Millennials make up a significant portion of Americans that are Credit Invisible or Credit Unscorable – those with no or low credit scores. That’s 80 percent of 18-19-year old’s and 40 percent of 20-24-year old’s that fit into these categories. Those are statistics that can’t be ignored.
Those who are among the credit invisible group are vulnerable to predatory lending and face significant challenges in accessing most mainstream credit markets. To avoid being among the credit invisible for long, it’s never too early to start building and improving that credit score now. With 15 percent of your score based on your credit history, it’s important to take action today.
Here are three smart steps to take to build credit—so you can live a life by design, not by chance!
1) Use rental payment history services to improve your credit score. Rent payment history is becoming an important part of calculating credit scores. Proactively reporting monthly rent payments to the major credit bureaus enables you to build and boost your credit score. RentReporters is helping renters build and improve their credit scores by reporting their on time rent payments to TransUnion, one of the three major credit bureaus.
2) Become an authorized user on your parents or spouse’s credit cards – if they have good credit. Being an authorized user and paying those debts on time adds positive credit history to your own credit files, even before you can qualify for your own card. And when you can get your own credit card, use it responsibly. Beware of applying for multiple credit cards especially in a short period of time. Each of the related ‘hard inquiries’ can hurt your credit score and if you could also be seen as a risky borrower.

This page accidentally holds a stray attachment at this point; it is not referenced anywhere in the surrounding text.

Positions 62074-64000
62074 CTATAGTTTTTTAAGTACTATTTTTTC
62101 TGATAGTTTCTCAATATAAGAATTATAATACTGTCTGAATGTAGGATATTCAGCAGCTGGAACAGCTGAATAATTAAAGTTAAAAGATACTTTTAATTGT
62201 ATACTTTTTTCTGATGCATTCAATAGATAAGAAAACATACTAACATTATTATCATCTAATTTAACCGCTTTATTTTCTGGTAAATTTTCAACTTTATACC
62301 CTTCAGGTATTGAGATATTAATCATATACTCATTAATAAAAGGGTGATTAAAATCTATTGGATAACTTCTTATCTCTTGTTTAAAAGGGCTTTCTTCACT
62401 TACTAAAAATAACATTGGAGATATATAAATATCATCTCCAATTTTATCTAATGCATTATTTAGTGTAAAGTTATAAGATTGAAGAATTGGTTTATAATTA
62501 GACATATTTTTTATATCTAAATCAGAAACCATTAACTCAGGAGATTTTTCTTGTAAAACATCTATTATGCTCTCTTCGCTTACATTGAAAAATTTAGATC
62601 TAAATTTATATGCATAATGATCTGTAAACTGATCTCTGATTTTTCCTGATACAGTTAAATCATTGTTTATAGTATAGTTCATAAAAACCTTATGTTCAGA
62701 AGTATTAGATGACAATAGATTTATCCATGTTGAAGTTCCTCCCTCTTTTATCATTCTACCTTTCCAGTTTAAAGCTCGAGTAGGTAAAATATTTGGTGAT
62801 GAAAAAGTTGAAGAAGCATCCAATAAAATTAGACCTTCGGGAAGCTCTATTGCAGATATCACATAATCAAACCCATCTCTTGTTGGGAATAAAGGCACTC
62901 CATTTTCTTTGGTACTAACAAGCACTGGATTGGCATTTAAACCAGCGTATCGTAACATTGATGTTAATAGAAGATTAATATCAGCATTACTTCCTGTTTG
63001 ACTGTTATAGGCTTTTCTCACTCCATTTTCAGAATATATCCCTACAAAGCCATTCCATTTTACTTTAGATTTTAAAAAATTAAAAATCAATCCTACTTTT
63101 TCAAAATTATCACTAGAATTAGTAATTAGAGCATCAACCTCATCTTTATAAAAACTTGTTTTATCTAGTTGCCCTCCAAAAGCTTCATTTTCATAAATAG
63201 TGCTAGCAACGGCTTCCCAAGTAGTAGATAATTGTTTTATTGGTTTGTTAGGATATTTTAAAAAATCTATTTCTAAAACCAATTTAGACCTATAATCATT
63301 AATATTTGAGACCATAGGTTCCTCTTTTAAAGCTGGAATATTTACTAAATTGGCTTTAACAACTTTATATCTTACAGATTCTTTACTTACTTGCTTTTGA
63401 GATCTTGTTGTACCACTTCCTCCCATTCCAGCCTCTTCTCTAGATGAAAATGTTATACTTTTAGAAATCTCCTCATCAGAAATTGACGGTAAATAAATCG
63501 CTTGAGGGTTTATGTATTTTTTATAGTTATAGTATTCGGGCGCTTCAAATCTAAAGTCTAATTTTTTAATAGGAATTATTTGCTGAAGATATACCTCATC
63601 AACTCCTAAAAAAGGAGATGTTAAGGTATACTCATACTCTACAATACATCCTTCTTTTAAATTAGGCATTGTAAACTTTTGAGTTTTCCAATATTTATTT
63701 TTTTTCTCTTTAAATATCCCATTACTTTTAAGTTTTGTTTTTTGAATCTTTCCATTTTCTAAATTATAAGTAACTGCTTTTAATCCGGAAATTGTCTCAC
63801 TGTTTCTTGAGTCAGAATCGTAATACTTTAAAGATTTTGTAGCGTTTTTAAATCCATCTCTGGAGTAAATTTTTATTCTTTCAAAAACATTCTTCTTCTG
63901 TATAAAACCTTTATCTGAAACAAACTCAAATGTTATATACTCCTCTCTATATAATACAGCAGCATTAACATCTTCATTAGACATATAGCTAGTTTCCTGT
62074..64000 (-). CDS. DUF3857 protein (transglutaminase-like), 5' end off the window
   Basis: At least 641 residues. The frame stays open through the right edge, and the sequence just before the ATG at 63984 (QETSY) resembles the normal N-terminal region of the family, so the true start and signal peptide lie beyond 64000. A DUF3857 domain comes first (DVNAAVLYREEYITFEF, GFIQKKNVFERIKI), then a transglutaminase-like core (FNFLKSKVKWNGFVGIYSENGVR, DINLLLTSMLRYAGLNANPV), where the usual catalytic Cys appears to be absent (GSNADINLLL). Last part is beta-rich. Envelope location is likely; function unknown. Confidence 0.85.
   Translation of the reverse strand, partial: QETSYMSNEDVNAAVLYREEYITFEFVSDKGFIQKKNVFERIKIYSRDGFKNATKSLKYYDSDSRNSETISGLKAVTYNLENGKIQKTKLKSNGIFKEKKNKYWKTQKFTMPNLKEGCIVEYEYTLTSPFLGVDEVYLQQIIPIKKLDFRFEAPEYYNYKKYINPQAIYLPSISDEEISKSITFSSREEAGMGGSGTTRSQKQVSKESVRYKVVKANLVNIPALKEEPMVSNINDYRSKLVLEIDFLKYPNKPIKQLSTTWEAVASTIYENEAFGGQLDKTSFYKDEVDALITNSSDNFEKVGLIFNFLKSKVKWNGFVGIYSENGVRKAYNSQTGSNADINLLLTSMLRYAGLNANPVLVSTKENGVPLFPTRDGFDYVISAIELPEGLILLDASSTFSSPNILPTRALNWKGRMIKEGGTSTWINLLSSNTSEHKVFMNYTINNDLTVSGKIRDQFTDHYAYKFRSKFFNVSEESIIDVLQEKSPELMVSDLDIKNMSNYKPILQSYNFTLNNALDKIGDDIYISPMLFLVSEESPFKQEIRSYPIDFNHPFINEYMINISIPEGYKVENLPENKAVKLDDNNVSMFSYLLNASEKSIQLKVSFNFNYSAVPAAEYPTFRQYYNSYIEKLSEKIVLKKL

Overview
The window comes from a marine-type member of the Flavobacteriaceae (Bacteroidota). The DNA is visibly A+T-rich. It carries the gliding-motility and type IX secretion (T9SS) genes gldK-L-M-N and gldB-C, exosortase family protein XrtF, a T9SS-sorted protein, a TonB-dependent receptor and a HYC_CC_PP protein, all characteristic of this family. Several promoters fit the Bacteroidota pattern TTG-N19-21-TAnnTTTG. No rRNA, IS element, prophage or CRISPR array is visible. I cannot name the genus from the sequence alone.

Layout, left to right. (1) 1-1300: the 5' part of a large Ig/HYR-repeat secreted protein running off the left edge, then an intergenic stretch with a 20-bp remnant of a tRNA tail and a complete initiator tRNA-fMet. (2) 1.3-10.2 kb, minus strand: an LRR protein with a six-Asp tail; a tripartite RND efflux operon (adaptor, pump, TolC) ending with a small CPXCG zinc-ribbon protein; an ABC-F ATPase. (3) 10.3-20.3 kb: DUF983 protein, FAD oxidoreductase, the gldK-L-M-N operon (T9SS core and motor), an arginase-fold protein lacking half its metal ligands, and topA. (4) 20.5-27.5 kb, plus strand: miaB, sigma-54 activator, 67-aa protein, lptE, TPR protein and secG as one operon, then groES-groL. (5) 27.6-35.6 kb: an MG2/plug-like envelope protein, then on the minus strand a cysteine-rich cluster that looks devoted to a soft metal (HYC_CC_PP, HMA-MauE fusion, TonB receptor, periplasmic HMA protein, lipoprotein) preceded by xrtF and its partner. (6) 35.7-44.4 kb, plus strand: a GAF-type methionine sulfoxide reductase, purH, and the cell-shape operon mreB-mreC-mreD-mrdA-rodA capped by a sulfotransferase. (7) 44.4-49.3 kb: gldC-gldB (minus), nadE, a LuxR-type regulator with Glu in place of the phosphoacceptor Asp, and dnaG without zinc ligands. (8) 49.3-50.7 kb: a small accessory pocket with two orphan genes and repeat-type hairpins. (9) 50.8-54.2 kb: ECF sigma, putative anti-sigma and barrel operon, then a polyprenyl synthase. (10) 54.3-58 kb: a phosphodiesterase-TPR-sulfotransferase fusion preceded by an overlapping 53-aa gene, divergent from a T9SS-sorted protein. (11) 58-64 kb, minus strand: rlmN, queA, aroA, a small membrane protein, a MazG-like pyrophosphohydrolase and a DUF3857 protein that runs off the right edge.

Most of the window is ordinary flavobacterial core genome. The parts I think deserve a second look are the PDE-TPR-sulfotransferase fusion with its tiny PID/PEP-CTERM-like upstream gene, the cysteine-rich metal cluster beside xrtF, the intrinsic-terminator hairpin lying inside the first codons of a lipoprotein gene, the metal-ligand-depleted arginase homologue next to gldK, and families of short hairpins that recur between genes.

3) Pay your bills on time. Thirty-five percent of your credit score is based on your payment history, and late payments can hurt your score. It’s easy to solve this by setting up auto payments and reminders so that you don’t ever miss a payment. You need to treat your rent just like any other bill – it needs to be paid on time. If you don’t pay your rent or if you’re late with your payments, your landlord can report you to the credit bureaus.
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